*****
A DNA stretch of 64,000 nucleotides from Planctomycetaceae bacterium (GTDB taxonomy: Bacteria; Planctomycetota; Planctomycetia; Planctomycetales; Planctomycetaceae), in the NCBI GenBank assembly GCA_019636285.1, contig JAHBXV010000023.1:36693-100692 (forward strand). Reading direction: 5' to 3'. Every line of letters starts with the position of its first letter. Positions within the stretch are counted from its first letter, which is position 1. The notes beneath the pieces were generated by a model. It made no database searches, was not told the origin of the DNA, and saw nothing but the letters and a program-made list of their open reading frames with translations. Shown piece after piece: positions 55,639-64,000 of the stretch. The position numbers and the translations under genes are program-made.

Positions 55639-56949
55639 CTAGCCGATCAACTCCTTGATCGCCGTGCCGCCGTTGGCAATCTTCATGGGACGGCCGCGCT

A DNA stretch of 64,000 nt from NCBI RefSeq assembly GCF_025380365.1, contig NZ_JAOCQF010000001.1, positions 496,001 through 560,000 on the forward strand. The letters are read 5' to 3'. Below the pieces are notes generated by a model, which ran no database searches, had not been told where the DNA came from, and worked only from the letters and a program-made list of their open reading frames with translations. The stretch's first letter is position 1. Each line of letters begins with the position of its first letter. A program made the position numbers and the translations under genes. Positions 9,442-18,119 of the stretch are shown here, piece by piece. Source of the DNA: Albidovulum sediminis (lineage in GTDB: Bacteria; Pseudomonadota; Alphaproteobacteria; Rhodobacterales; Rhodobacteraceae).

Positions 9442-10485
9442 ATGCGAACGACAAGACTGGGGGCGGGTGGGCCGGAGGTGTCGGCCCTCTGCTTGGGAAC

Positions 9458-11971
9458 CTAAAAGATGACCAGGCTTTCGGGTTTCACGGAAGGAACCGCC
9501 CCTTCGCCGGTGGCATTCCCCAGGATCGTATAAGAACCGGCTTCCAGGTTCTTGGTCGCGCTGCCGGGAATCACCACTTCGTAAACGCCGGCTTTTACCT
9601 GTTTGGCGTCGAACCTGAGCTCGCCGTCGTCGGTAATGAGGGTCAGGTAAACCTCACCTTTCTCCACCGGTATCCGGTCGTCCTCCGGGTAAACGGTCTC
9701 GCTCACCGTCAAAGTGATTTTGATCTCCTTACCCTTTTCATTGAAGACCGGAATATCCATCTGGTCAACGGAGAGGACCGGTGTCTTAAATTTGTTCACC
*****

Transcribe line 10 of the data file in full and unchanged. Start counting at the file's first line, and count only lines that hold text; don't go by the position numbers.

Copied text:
9601 GTTTGGCGTCGAACCTGAGCTCGCCGTCGTCGGTAATGAGGGTCAGGTAAACCTCACCTTTCTCCACCGGTATCCGGTCGTCCTCCGGGTAAACGGTCTC